By Carla Charter
GATLINBURG,TN. – At the gateway to the Great Smokey Mountains National Park, is the Salt and Pepper Shaker Museum in Gatlinburg, Tennessee. The 10,000 annual visitors to the museum come for several reasons. “It’s like walking down memory lane for them, like visiting grandmothers house. They always have a set they remember. It connects everyone in the world. There is not a single house that does not have a container for salt. Collectors come through the museum appreciate what they have at home, said curator Andrea Ludden.
The museum began when Ludden’s mother, the late Andrea Ludden, returned to California from South America where she had spent much of her life as an archaeologist. She began collecting after a trip to try to find a working pepper mill. “You can trace how society changes over time through salt and pepper shakers. Salt and pepper shakers take creativity and ingenuity to create. They also serve as mementos from trips,” Ludden said.
Ludden explained that salt is a rock and will clump. Thus it was originally placed in a container called a salt cellar. “This is where the term pinch of salt came from,” Ludden said. “It wasn’t until 1908-1910 Morton developed an additive that allowed salt to be poured,” she continued.
No one really knows when the first salt and pepper shakers were made. “The biggest boom in shakers was right after World War II. Servicemen fighting war came home and there was a boom in taking vacations. The forties and fifties were the boom eras of salt and pepper shakers.”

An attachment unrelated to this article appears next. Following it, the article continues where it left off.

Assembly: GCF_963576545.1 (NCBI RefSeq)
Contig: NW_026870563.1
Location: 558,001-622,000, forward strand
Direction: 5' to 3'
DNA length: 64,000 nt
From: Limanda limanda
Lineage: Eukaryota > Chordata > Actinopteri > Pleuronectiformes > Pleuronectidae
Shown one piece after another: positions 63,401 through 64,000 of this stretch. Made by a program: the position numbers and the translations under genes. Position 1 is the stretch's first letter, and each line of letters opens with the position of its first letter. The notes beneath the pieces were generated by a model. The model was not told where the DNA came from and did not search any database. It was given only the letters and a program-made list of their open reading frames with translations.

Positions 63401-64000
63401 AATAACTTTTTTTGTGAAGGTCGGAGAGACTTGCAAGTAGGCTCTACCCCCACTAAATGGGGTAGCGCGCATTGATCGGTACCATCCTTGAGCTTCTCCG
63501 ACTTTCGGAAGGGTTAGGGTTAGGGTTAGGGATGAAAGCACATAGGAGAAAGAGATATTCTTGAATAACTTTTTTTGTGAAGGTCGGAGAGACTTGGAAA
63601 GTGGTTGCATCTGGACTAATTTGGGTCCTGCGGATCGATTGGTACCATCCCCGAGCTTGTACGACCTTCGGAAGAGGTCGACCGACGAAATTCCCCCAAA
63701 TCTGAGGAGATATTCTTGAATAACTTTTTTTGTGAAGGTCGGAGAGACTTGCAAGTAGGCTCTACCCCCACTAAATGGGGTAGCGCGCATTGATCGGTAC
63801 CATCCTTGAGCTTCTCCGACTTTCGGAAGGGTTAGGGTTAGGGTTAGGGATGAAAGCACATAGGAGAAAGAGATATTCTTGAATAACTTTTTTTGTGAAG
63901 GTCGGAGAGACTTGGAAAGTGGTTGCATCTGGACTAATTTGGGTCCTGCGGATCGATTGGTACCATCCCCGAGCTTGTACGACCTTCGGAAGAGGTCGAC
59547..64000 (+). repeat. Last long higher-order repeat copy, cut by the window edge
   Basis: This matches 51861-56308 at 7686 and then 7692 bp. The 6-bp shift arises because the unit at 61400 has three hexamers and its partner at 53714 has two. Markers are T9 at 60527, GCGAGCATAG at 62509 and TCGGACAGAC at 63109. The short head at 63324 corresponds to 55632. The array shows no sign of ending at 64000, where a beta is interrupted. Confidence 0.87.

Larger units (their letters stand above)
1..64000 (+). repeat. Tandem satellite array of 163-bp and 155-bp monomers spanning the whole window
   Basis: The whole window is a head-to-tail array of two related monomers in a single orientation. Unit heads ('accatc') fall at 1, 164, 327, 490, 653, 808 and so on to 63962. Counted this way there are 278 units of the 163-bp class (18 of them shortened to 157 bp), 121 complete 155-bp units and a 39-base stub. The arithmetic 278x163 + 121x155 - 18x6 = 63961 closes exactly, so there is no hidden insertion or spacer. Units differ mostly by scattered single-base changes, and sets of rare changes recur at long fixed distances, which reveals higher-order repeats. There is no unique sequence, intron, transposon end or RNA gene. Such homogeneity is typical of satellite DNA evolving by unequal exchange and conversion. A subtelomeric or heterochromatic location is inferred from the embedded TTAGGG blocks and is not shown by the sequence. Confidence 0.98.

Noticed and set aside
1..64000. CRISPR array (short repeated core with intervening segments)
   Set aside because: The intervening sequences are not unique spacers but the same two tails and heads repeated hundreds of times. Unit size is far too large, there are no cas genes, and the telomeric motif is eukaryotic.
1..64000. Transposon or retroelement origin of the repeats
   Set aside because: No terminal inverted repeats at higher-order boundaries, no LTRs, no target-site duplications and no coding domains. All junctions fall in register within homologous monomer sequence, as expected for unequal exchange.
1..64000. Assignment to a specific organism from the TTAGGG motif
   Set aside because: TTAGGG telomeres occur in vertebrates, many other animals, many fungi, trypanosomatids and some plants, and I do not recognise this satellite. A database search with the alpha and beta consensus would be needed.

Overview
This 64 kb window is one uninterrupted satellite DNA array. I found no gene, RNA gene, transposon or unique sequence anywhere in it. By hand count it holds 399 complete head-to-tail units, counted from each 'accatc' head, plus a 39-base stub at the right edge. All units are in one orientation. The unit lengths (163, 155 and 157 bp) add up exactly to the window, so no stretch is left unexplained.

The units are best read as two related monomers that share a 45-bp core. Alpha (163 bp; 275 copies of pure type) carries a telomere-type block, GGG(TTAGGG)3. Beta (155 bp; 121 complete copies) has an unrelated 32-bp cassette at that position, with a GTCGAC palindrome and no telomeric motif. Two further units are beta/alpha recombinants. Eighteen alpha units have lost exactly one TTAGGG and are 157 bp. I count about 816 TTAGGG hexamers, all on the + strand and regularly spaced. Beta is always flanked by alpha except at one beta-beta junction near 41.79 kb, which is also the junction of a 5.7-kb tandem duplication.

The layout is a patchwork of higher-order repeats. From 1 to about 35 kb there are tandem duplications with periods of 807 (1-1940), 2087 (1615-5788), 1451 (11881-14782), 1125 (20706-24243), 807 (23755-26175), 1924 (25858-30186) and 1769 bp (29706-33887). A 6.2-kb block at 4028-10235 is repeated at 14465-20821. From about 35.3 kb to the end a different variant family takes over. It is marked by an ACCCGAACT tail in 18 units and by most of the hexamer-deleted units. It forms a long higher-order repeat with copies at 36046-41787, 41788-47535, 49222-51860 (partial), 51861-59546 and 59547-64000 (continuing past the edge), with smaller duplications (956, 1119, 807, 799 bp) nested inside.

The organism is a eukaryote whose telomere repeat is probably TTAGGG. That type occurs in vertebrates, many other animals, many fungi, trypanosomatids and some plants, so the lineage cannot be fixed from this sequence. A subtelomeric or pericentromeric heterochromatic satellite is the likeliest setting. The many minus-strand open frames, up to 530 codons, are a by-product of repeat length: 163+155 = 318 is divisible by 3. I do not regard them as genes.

In the Salt and Pepper Shaker Museum are a little over 20,000 pairs of salt and pepper shakers. “The salt and pepper shakers at the museum come from antique shops and antique malls all over the United States. However, they have originally come from all over the world,” Ludden said.
“The oldest shakers we have are a pestle and mortar which is 3,000 years old. “It was part of my mother’s archeological collection,” Ludden said. “The earliest one we have that looks like a shaker is from the 1860’s. It has holes, and you shake a stick with prongs at the end to break up the salt in the jar,” she said. Among the more unique salt and pepper shakers the museum has a music box. “It looks like a platter with a salt and pepper shaker and a China doll in the middle. When you lift the shaker and it plays a little tune,” she stated.
Along with the salt and pepper shakers, the museum also has 1500 pepper grinders on display, including their oldest, a Scandinavian mechanism whch crushes the pepper. “It has a small millstone works like millstones in the old mills,” Ludden said. The most unique grinder the museum has, she continued, is in the shape of Mount St Helens and shows the mountain before and after the explosion. “It is made out of the ashes of Mount St. Helen,” Ludden said. The Peugeot company who made steel in the 1840’s and 1850’s created first pepper mill.
The Salt and Pepper Shaker Museum has a sister museum in Spain which has 20,000 salt and pepper shaker sets, Ludden said. She continued the museum has also sent 14,500 shaker sets to an independent Salt and Pepper Shaker museum in Israel which was started by a fellow collector.
More information about the Salt and Pepper Shaker Museum can be found at the www.thesaltandpeppershakermuseum.com